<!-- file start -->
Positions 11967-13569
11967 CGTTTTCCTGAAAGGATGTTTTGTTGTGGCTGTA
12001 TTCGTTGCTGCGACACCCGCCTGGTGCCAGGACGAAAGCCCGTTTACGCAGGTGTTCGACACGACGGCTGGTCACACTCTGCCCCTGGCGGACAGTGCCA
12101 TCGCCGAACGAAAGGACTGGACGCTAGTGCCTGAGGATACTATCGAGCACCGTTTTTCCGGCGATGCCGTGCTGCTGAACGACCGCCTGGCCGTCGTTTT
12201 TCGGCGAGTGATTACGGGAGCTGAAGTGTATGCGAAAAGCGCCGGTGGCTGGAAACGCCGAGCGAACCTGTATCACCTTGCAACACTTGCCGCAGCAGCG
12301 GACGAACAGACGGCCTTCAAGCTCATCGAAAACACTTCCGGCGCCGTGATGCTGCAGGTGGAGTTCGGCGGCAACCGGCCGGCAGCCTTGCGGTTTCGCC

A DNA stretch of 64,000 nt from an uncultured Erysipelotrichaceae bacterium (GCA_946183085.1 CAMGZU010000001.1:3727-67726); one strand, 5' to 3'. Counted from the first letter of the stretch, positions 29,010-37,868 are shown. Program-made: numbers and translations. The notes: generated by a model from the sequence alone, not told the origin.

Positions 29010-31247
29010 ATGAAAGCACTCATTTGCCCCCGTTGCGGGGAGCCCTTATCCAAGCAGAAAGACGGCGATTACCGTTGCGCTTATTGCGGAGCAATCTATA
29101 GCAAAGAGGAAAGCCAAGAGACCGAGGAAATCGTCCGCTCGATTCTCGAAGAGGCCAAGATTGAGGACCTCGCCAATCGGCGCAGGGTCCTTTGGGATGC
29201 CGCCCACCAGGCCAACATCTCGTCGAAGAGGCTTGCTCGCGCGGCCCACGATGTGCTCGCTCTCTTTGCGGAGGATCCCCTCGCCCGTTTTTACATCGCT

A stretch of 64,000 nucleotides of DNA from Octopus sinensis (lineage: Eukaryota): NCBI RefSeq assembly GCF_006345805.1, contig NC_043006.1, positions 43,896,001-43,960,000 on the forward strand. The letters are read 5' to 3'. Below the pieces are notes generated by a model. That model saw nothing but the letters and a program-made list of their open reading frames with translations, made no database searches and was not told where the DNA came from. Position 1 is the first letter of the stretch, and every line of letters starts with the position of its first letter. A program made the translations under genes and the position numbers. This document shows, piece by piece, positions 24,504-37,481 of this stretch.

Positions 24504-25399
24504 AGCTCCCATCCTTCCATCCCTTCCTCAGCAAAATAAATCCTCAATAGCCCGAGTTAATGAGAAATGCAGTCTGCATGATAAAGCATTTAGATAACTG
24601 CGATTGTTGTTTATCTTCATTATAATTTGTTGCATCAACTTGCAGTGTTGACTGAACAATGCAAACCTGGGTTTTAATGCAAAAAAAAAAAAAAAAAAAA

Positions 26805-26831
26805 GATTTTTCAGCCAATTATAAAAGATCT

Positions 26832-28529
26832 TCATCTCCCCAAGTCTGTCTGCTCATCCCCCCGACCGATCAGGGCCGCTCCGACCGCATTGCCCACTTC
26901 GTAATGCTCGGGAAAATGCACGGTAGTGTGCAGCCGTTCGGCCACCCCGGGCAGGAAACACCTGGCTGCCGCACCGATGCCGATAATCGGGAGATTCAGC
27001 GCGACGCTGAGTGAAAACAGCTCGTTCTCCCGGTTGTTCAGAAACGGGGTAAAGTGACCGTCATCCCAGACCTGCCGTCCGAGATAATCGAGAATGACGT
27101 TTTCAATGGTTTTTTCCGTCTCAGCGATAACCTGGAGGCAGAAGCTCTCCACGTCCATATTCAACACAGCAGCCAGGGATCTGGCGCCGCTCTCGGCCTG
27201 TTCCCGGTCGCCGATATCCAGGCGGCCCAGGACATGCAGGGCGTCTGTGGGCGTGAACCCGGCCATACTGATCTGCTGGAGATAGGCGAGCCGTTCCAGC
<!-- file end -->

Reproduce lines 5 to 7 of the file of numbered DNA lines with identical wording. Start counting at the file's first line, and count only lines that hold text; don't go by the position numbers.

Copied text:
12201 TCGGCGAGTGATTACGGGAGCTGAAGTGTATGCGAAAAGCGCCGGTGGCTGGAAACGCCGAGCGAACCTGTATCACCTTGCAACACTTGCCGCAGCAGCG
12301 GACGAACAGACGGCCTTCAAGCTCATCGAAAACACTTCCGGCGCCGTGATGCTGCAGGTGGAGTTCGGCGGCAACCGGCCGGCAGCCTTGCGGTTTCGCC

A DNA stretch of 64,000 nt from an uncultured Erysipelotrichaceae bacterium (GCA_946183085.1 CAMGZU010000001.1:3727-67726); one strand, 5' to 3'. Counted from the first letter of the stretch, positions 29,010-37,868 are shown. Program-made: numbers and translations. The notes: generated by a model from the sequence alone, not told the origin.